This past weekend, I saw Aquaman, the latest installment of the critically-maligned DC movie franchise. Now that I've seen the film myself, I'll say this: I was both pleasantly surprised and a bit disappointed.
Horror Master Meets Superhero
When James Wan, director of The Conjuring (2013) and Furious 7 (2015), was confirmed to be directing Aquaman's origin story, my interest was piqued. I've adored Wan's films and have been closely following his career.
To put it mildly, Wan—whose own Hollywood origins can be traced back to the torture porn and spookiness of the Saw and Insidious franchises, respectively—was an odd and very unexpected choice that could be either brilliant or disastrous. I was curious how he'd approach the most ridiculed member of the League. Was it even possible to marry the dark atmosphere of Wan's approach with a character so opposite of dark and serious?
At long last, November rolled around, bringing the first reviews and reactions from early fan screenings. The initial impressions were extremely positive, citing the breathtaking visuals, characters' relationships, and a novel approach to the superhero origin story as the main strengths.
Granted, these screenings were specifically for people who are inclined to like films based on comic book properties. But the glowing reactions built up the hype even more in the weeks leading up to the December debut.
I couldn't help but get a bit swept up in the current of Aquaman hype. Everything I'd seen from the film was gorgeous, and my familiarity with Wan's previous work made me confident Aquaman would be something truly special that could rival Wonder Woman as one of the best films in the current DC/Warner Bros. lineup.
Having seen the film myself, I'll say this: I was both pleasantly surprised but also a bit disappointed.
What Makes 'Aquaman' Great
Without question, Aquaman is a feast for the eyes. Even the quieter moments—which, admittedly, are few and far between and likely to be interrupted by explosions—are visually delicious.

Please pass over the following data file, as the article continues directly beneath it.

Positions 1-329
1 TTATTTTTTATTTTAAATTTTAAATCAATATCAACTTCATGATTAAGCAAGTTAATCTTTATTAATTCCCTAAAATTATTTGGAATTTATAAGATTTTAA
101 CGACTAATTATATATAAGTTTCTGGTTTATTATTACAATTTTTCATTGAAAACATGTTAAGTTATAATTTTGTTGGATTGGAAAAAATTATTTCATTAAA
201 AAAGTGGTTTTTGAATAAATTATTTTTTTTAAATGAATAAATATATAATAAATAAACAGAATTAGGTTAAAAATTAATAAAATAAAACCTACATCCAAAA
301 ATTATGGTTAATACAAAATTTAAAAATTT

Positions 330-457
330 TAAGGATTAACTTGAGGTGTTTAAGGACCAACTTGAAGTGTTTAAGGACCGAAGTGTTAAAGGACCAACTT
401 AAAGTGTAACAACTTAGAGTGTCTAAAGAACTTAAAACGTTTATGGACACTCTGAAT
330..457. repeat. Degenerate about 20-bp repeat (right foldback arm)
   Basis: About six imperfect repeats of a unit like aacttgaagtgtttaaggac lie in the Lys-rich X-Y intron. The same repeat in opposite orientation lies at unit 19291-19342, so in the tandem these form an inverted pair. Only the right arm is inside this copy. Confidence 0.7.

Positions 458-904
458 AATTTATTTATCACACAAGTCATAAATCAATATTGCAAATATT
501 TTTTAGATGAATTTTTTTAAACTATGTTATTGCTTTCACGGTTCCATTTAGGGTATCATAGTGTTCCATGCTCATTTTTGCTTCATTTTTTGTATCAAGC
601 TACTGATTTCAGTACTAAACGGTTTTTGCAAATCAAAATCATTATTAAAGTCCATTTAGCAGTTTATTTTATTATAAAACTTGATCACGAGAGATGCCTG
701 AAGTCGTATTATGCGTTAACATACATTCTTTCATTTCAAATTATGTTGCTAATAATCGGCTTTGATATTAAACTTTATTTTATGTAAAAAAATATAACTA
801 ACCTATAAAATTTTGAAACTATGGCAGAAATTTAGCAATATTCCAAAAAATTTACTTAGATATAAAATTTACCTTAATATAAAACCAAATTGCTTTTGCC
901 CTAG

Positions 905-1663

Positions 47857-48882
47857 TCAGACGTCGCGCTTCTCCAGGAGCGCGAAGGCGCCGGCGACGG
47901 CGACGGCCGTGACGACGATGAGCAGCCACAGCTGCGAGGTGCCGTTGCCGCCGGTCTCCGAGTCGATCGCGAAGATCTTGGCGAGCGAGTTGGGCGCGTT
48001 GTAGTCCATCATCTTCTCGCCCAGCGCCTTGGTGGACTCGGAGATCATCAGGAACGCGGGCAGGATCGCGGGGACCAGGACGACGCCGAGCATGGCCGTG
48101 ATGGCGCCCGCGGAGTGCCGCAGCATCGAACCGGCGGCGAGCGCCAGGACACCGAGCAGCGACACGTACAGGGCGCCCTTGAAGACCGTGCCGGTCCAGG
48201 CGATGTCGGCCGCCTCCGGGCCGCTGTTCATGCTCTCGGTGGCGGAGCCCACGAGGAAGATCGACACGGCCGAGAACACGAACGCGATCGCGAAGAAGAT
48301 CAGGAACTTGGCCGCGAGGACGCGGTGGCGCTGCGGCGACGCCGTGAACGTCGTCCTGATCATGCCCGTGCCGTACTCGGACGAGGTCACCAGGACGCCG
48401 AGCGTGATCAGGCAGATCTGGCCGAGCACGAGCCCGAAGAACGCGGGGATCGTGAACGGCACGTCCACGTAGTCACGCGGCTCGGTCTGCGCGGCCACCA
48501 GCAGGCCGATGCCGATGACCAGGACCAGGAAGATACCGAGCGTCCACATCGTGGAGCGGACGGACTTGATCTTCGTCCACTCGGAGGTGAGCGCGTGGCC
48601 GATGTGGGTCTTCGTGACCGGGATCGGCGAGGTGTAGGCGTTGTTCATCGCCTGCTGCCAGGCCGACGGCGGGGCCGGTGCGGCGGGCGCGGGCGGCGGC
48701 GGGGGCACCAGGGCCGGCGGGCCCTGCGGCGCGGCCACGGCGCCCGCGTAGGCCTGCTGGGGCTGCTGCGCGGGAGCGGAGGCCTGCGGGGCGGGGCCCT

The aptest comparison would be to say that watching Aquaman is a similar experience to watching James Cameron's Avatar (2009) for the first time. Much like Pandora and the Na'vi, Aquaman's depiction of the underwater kingdom of Atlantis is so rich and detailed, you'll have to remind yourself that it's not actually a real place you can visit.
In fact, Atlantis would make a great theme park…
[I'm looking at you, Universal Studios. Make it happen!]
It's rather surprising that Aquaman hasn't gotten any love from the Academy as of yet. Fans will surely consider the film's omission from visual effects categories a major Oscars snub.
Another feather in Wan's cap is his portrayal of the characters.
Though he won't be winning an Oscar for his depiction of Arthur Curry, Jason Momoa's performance is solid because the script plays to his strengths.
Rather than having Momoa become Arthur Curry, the story was written—by Geoff Johns, James Wan, and Will Beall—so the character of Aquaman/Arthur Curry is more like Jason Momoa.
Usually, this happens when a studio wants to capitalize on an actor's popularity while side-stepping their limited range as an actor, but it actually worked here.
[James Wan didn't actually get to choose the cast himself, so I'm inclined to give him a slight pass here. It was actually Justice League director Zack Snyder who cast Momoa for a blink-and-you'll-miss-it Aquaman cameo in Batman v. Superman.]